From the President (Mar. 24, 2010)

Dear Colleagues,

A couple of things have struck me as worthwhile to mention this past week. One was the annual New England Music Festival Association’s Concert Festival, held this year in Burlington, Connecticut at Lewis S. Mills High School. I was impressed in many ways with what we accomplished this year, although I was a bit dismayed again at the lack of music preparation of the students. This appears to be a perennial problem that we are going to be faced with, and it is not just this festival that encounters this. However, I am going to choose to ignore that for now and focus on another part of this event that is worth some energy.

The other thing that I mentioned above has some bearing on the festival experience; it is a new book that I am reading by Desmond Tutu and his daughter, Mpho, entitled “Made For Goodness.” You may have heard or seen some press about this book, and I would encourage you to get it and read it if you have the time. It is published by HarperOne and, as you might expect, focuses on the good that is in all people, and our individual potential to realize good in all people and situations. Desmond Tutu has seen the worst of human behavior in his lifetime, and all of us are aware of all the terrible things that happen these days, often in our own state where one wonders how human beings can do such terrible stuff to each other. Reading this book is, I think, helping me to understand my own weaknesses and biases and I find myself trying to re-direct my energies in a different manner. One reviewer said of this book “I doubt there is anyone on this earth with a deeper sense of God’s presence and goodness than Archbishop Tutu. To read his forthright advice is to feel oneself embraced by Providence and surrounded by Love. If you are thirsty for spiritual drink, come to the water of this beautiful book.”

OK….in spite of the less than admirable preparation of the New England participants, there was an energy and a sense of commitment this year that impressed me. Our guest choral conductor was top drawer in my book; Paul Head from the University of Delaware. For those of you that know him or have seen him work I need not say anything more. The students were taken by his expertise, knowledge and ability to verbalize ideas and find solutions to problems. I was proud to see our organization (and conductor) feed our singers with some quality choral literature. René Clausen’s “Sigh No More Ladies,” Handel’s “May No Rash Intruder,” (from Solomon), Stahford’s “Beati Quorum Via,” Mathias “Let All The People Praise Thee,” Quick’s “Loch Lomond,” Hogan’s “Joshua Fit The Battle,” and Mack Wilberg’s “Cindy.” We provided these students with a beautiful experience to connect with great composers and arrangers through a wonderful musician and conductor, and to do so in a beautiful school auditorium. The same can be said of the orchestra, whose conductor was Adam Glaser, conductor of the Juillard Schools Pre-College Symphony. The program was Weber’s “Der Freischutz” overture and the last movement of Dvorak 9. This conductor was extraordinary in every way, and as the orchestra improved he kept raising the bar and encouraged (challenged them) to meet his expectations; and they did! The Band conductor was Sarah McKoin from Texas Tech University, who challenged her players with some new wind music of William Ballenger, David del Tredici and Frank Techeli; than a traditional march of John Philip Sousa.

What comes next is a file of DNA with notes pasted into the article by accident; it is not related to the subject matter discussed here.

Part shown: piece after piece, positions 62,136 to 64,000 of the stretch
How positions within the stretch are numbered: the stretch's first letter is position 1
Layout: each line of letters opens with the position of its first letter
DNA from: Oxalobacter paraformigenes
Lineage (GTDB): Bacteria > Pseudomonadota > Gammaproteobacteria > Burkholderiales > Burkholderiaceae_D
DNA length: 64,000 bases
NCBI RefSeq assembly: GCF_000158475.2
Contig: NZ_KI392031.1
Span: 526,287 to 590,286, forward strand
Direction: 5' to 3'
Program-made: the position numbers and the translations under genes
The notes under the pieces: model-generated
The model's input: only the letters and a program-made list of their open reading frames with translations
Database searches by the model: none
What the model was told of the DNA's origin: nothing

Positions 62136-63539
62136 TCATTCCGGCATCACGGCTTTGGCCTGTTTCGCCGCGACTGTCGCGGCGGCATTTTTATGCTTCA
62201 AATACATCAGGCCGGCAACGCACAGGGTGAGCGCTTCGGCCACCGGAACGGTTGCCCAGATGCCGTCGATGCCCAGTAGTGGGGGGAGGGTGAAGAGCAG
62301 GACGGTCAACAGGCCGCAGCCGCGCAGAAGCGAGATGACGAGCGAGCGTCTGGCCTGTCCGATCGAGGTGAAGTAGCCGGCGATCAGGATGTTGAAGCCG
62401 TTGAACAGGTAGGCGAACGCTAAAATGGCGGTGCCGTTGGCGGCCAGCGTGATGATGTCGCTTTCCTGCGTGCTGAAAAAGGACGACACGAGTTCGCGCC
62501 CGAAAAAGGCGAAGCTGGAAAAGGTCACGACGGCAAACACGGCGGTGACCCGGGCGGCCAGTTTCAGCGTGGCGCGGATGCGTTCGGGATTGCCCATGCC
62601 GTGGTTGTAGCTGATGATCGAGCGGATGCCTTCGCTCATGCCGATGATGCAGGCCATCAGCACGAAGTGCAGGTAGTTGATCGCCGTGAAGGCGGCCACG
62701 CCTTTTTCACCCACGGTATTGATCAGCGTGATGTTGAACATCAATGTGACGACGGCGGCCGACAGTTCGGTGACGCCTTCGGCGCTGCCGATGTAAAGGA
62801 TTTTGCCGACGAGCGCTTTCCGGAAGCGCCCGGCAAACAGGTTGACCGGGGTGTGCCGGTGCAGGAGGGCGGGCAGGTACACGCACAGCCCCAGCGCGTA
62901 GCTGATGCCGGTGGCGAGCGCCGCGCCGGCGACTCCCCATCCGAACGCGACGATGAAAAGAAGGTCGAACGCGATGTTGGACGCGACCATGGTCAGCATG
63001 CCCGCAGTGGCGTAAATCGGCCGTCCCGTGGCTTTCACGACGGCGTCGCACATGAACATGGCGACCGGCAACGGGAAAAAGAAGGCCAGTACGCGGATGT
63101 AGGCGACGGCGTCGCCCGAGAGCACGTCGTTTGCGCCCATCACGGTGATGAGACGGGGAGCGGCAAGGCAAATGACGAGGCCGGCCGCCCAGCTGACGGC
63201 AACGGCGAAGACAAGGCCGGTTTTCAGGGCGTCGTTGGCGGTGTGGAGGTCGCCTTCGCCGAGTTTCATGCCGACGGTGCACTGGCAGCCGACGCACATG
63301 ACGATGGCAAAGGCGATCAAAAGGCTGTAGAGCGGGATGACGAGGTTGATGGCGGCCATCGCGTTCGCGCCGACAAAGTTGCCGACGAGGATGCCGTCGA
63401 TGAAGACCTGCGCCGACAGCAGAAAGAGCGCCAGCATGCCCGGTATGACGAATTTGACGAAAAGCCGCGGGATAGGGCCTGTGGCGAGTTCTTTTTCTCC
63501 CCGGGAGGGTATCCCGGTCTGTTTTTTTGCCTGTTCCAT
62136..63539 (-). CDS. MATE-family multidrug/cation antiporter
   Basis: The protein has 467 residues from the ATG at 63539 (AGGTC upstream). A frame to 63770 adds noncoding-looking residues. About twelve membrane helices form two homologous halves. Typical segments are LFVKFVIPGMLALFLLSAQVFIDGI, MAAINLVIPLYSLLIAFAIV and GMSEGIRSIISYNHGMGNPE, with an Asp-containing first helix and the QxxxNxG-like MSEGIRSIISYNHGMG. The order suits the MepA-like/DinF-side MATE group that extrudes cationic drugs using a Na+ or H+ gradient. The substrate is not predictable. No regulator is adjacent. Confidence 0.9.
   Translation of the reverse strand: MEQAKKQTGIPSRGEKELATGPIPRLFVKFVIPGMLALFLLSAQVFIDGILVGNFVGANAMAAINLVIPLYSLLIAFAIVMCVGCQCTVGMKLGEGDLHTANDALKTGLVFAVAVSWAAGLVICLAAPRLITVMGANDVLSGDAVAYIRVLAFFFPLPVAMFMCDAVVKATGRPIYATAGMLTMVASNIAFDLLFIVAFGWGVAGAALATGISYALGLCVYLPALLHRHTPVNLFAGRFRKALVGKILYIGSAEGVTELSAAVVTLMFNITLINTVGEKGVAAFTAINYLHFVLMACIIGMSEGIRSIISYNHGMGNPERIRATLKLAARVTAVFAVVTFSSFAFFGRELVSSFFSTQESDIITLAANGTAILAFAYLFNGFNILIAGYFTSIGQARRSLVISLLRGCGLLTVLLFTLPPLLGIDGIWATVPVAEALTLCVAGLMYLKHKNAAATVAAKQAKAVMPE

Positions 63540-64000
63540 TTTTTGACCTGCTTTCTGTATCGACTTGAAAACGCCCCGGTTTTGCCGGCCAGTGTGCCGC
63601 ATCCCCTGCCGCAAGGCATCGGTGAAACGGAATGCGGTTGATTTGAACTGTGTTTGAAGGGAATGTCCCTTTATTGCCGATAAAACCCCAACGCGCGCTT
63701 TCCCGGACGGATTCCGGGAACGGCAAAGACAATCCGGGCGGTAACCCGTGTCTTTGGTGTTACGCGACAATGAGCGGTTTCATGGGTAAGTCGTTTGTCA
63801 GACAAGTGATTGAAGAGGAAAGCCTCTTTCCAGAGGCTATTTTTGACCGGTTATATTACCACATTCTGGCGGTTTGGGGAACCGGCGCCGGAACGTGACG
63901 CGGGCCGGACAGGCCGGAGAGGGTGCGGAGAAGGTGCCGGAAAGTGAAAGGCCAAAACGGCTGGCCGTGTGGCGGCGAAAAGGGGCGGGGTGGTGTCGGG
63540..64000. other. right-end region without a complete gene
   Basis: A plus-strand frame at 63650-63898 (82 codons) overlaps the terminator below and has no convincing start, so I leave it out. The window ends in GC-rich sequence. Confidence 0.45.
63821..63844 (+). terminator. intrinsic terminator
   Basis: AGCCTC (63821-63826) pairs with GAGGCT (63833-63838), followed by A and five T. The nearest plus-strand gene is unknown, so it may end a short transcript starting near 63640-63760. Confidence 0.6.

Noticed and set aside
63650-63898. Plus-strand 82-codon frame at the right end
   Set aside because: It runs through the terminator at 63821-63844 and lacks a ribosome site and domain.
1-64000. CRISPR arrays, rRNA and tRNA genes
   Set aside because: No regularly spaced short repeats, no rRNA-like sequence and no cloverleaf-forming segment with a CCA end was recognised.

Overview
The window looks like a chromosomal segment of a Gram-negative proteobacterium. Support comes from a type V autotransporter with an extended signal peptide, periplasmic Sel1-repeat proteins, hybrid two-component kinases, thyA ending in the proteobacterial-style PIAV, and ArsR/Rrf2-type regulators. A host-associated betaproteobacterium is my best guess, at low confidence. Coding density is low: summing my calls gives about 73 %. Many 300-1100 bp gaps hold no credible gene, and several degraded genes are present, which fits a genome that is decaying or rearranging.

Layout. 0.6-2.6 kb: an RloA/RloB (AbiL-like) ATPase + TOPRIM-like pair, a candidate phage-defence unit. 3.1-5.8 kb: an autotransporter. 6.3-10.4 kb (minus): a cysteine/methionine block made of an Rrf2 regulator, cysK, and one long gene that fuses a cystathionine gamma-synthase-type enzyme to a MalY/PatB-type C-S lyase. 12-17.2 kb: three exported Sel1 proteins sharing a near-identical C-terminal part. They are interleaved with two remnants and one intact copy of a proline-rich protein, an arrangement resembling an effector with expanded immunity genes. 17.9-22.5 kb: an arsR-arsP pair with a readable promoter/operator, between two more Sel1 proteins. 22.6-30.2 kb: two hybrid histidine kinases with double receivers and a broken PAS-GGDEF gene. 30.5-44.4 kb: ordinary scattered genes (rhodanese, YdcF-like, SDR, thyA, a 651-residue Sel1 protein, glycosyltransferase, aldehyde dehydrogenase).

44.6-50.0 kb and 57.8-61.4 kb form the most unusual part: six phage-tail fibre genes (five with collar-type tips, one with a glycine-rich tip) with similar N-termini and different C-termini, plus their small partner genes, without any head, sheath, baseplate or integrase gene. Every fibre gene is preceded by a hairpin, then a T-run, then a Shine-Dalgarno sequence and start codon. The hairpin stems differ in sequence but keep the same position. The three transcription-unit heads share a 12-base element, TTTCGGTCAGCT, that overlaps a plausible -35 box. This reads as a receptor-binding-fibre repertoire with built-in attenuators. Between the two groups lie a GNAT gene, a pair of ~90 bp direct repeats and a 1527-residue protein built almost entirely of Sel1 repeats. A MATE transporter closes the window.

Many individuals worked diligently, persistently and without notice; some in virtual anonymity to bring this experience to these student musicians. How THOSE people were truly made for goodness! They do this every year, year after year, in the hope that this exposure to extraordinary conductors and exceptional literature will inspire them to connect with the music. This in itself is a spiritual experience that helps shape our students lives and spirits, and it makes them, in fact all of us, better individuals. We somehow learn better how to respect others, how to love and experience beauty through music. It may sound silly, but I believe it. We make a difference in our daily work. We prove our love for our students and our profession and our music through our efforts.

I was struck by this short paragraph in Tutu’s book. “Perfect love is not an emotion; it is not how we feel. It is what we do. Perfect love is acton that is not wrapped up in self-regard, and it has no concern with deserving. Instead, perfect love is love poured out. It is self-offering made out of the joy of giving. It requires no prompting. It seeks no response and no reward. God’s love is perfect because God always and only performs acts of love.”

I think that music festivals of this nature are beautiful gifts that all of us involved present to our students every year. We don’t do it because we are going to get recognition; we do it because it is the right thing to do, and it makes a difference for those students that are receptive to the gift. Congratulations to all of you that contributed in any way. It is indeed a good thing that we all do.

Most Sincerely,

Frank Whitcomb

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